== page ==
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Ultra Giclee On Canvas, Stretched, Ready To Hang, Made In Canada

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The Great Wave off Kanagawa (神奈川沖浪裏 Kanagawa-oki nami ura?, "In the well of a wave off Kanagawa"), also known as The Great Wave or simply The Wave, is a woodblock print by the Japanese ukiyo-e artist Hokusai. It was published sometime between 1830 and 1833 in the late Edo period as the first print in Hokusai's series Thirty-six Views of Mount Fuji (富嶽三十六景 Fugaku sanjūrokkei?). It is Hokusai's most famous work, and one of the best recognized works of Japanese art in the world. It depicts an enormous wave threatening boats off the coast of the prefecture of Kanagawa. While sometimes assumed to be a tsunami, the wave is, as the picture's title suggests, more likely to be a large rogue wave. As in all the prints in the series, it depicts the area around Mount Fuji under particular conditions, and the mountain itself appears in the background. Impressions of the print are in many Western collections, including the Metropolitan Museum of Art in New York City, the British Museum in London, the Art Institute of Chicago, the Los Angeles County Museum of Art, the National Gallery of Victoria in Melbourne,[3] and in Claude Monet's house in Giverny, France, among many other collections.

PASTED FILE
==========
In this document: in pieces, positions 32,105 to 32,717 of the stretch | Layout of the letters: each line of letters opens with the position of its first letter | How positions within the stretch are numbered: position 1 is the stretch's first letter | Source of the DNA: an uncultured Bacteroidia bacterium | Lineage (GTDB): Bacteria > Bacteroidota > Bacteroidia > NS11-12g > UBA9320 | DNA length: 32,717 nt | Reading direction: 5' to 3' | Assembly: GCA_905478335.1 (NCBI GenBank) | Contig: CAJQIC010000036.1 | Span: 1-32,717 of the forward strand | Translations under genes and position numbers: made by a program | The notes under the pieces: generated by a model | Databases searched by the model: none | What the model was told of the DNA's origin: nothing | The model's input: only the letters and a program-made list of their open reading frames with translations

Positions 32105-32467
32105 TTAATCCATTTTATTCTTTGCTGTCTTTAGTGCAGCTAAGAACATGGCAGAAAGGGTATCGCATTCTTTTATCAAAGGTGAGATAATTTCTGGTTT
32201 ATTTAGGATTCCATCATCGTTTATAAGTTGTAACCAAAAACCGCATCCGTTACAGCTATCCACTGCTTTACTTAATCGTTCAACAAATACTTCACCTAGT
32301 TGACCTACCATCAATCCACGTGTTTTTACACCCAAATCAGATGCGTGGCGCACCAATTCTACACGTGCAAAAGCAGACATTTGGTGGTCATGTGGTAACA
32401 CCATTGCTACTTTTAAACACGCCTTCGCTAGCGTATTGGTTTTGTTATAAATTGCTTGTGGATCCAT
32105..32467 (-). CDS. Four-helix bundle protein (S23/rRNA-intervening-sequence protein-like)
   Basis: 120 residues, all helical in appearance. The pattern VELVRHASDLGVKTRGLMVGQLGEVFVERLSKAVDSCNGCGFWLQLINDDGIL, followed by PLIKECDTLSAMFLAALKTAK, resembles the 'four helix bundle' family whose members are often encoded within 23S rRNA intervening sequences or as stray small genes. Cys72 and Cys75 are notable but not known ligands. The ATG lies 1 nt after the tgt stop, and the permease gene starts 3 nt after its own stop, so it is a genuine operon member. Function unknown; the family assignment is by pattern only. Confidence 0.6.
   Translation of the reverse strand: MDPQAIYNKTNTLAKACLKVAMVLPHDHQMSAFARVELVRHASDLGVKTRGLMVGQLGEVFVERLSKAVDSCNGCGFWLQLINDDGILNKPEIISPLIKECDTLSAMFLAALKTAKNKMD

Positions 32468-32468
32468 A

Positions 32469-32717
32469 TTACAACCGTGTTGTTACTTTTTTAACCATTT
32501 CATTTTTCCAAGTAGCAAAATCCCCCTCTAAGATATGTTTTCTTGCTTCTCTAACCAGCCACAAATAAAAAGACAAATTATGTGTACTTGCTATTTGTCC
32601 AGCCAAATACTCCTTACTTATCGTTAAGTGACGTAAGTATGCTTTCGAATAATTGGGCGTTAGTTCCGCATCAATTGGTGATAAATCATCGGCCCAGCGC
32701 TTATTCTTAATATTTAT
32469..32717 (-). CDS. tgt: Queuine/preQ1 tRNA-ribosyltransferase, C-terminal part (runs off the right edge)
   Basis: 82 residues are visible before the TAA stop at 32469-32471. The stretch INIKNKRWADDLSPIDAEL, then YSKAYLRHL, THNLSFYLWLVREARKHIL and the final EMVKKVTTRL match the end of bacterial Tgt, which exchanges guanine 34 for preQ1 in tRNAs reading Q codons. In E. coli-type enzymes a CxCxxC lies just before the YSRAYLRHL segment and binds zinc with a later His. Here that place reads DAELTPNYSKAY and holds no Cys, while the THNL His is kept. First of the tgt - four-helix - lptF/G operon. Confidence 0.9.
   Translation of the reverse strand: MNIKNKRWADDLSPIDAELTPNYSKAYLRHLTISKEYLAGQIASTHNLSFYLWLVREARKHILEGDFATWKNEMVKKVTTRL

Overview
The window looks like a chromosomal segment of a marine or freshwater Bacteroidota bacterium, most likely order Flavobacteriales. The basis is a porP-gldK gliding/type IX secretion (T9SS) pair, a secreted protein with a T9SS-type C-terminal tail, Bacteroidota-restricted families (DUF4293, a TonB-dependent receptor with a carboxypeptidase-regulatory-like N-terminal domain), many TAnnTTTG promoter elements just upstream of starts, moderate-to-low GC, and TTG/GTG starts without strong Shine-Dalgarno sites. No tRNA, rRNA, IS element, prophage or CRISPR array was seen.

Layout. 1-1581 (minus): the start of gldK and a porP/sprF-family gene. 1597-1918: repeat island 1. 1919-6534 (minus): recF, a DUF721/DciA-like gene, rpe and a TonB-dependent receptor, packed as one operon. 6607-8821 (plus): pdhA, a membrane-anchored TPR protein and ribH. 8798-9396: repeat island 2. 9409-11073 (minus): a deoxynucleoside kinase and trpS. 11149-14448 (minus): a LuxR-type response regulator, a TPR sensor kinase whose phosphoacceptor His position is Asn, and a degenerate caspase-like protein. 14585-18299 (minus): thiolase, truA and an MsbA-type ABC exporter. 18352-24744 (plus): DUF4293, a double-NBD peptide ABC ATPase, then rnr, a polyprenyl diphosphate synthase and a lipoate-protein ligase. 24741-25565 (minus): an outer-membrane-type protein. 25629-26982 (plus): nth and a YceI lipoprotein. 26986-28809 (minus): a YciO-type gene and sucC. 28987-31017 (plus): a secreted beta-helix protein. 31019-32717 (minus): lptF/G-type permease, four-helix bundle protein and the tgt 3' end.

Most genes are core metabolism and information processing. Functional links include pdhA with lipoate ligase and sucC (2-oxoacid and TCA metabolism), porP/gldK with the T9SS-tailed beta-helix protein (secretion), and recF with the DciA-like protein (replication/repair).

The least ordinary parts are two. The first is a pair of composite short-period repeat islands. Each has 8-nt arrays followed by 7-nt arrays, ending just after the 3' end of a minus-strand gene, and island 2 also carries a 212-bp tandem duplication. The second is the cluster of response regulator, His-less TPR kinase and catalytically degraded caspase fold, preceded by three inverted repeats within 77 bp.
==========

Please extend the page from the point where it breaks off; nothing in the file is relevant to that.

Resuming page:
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The Great Wave off Kanagawa (神奈川沖浪裏 Kanagawa-oki nami ura?, "In the well of a wave off Kanagawa"), also known as The Great Wave or simply The Wave, is a woodblock print by the Japanese ukiyo-e artist Hokusai. It was published sometime between 1830 and 1833 in the late Edo period as the first print in Hokusai's series Thirty-six Views of Mount Fuji (富嶽三十六景 Fugaku sanjūrokkei?). It is Hokusai's most famous work, and one of the best recognized works of Japanese art in the world. It depicts an enormous wave threatening boats off the coast of the prefecture of Kanagawa. While sometimes assumed to be a tsunami, the wave is, as the picture's title suggests, more likely to be a large rogue wave. As in all the prints in the series, it depicts the area around Mount Fuji under particular conditions, and the mountain itself appears in the background. Impressions of the print are in many Western collections, including the Metropolitan Museum of Art in New York City, the British Museum in London, the Art Institute of Chicago, the Los Angeles County Museum of Art, the National Gallery of Victoria in Melbourne,[3] and in Claude Monet's house in Giverny, France, among many other collections.

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